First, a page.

Peter, my son, on a boat cruising around Ha Long Bay. Nguyen Trai, a Vietnamese explorer who saw Ha Long Bay 500 years ago, wrote that it was a "rock wonder in the sky." The curvy, jagged 2,000 islets, popping out of the sea, brought a new dimension of the relationship between land and water to me. The early morning fog, the seemingly endless "humps in the sea," and the up close connection to the villagers who lived there are days not to be forgotten.

Ha Long Bay, located in the Gulf of Tonkin in northeastern Vietnam, is a UNESCO World Heritage Sight--one of the new seven wonders of the world. It holds about 1,960-2,000 limestone islets, resembling all different shapes and sizes.

Some were rounded, like camel humps, and some were like long peninsulas. They hold a biodiversity that is unique, some of them even having large cavernous caves within them. Ha Long, for which the bay is named for, is translated as "Descending from the Dragon." The legend of Ha Long Bay is as follows: Several thousand years ago when fierce invaders were coming from the north, heaven sent a dragon and her babies to block the invasions. The dragons came with their fire they could spit from their mouths, but they also brought mouths full of jade and jewels they spit upon the bay, sinking the foreign ships. The jewels that cascaded from the dragon mouths became part of the 2,000 limestone islets that cover the bay today. In one part of the bay called Bai Tu Long, it is translated to "Thanks to the Dragon's children." Thus, the ancient Vietnamese believed they were the descendants of the Dragon.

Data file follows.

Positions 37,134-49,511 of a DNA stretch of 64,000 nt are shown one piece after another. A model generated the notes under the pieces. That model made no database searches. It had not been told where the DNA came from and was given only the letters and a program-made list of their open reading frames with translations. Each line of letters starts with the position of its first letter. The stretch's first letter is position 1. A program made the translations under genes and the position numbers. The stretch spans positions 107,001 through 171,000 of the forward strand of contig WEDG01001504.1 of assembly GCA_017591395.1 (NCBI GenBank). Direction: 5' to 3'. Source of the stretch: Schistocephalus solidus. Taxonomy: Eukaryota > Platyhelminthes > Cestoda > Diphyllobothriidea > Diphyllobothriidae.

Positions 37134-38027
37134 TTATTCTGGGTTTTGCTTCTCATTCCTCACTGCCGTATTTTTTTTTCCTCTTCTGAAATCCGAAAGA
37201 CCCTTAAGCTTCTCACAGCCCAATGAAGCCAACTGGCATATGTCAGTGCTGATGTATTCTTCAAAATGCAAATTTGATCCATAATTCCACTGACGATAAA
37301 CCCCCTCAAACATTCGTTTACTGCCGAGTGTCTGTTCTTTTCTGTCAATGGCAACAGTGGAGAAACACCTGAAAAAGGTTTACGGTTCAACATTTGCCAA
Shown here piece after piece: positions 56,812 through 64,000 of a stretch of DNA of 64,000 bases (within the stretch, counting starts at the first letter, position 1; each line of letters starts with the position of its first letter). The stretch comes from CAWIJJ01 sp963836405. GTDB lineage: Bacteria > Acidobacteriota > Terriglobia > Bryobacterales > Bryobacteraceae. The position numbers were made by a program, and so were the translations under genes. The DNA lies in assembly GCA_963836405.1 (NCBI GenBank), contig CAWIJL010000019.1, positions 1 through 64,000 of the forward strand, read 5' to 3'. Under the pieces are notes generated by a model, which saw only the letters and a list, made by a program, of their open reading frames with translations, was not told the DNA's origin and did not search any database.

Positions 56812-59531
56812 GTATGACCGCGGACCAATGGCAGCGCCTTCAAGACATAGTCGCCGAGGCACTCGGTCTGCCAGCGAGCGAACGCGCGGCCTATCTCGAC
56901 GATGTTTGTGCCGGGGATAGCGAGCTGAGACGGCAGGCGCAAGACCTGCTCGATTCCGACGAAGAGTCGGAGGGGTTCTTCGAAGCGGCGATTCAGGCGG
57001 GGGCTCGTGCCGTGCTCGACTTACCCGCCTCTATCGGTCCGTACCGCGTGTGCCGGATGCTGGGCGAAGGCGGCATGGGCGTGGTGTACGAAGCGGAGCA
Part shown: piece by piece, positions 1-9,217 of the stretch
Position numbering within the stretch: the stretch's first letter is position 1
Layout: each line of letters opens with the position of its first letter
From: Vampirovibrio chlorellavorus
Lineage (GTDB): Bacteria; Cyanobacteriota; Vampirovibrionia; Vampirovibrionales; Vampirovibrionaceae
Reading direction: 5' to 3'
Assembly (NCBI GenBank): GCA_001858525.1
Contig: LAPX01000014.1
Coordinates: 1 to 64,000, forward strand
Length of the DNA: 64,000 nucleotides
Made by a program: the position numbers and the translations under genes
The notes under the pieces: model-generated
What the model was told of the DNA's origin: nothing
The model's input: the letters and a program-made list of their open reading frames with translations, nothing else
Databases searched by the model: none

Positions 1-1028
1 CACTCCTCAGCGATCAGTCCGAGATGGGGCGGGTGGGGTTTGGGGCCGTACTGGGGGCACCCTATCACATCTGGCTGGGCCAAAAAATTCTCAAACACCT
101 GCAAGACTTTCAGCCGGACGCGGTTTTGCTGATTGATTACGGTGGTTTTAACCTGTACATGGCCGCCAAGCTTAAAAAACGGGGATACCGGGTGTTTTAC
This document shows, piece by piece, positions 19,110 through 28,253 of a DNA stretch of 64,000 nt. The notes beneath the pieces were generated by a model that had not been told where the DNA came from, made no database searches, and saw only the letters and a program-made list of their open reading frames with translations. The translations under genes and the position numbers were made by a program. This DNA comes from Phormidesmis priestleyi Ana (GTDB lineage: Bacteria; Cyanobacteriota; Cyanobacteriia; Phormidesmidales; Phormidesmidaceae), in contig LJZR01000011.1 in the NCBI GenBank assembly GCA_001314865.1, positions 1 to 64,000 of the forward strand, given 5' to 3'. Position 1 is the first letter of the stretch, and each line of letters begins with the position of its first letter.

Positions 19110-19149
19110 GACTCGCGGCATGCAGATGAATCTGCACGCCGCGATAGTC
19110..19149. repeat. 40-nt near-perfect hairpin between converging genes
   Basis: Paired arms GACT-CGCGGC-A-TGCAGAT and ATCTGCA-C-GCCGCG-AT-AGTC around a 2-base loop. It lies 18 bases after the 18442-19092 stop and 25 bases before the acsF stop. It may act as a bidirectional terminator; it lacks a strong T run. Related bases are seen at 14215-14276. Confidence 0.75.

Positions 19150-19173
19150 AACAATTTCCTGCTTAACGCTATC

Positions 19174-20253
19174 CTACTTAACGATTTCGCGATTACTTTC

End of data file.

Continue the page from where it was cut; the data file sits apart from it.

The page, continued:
Fisherman casting their nets in Ha Long Bay

Ha Long Bay, I can honestly say, is one of the most beautiful places I have been in my life. One morning I awoke early to kayak by myself around the islets. The new day, with a foggy dawn on the horizon, was a reminder that the lucidity of light eventually descends. After the hazy morning light, a whole new world of intrigue opened. The endless array of islets with their various shapes and sizes was mystically enchanting. I could have explored for many weeks in that bay being a "child of a dragon."

A cluster of bungalows for tourists behind some of the limestone islets

Some floating villages in Ha Long Bay where fisherman and pearl divers live--far removed from large cities.

A mother and child rowing back to their floating village, a community of people living in various boats that are connected together. The mother and child were on an early morning fishing trek.

The waterways in Vietnam are well worn trails that bring you everywhere--to the market, to home, to school. And sometimes your job is just to be on a boat all day, with it being your home at night. 
Floating down the canals or tributaries of a village near the Mekong Delta. To slowly meander through the narrow canals of the Mekong Delta was unforgettable. The Vietnamese seem to be as comfortable floating on water as they would be with their feet surely placed on land. 

Some of our family swimming in Ha Long Bay when the sun went down.

Here is a paper cut boat, an ancient Vietnamese craft,  that are sold on Vietnamese streets. It conveys the pride of water and boats in the identity of Vietnam. From the northern Chinese style junk rigs to the southern  boats that are made from bamboo and wood, they represent the different cultural crossroads of Vietnam. In the south, there are even boats that are rowed with the feet. The boat, a symbol of Vietnam, and the people who have made their homes, history, livelihoods, and new lives on them--floating, soaring on water.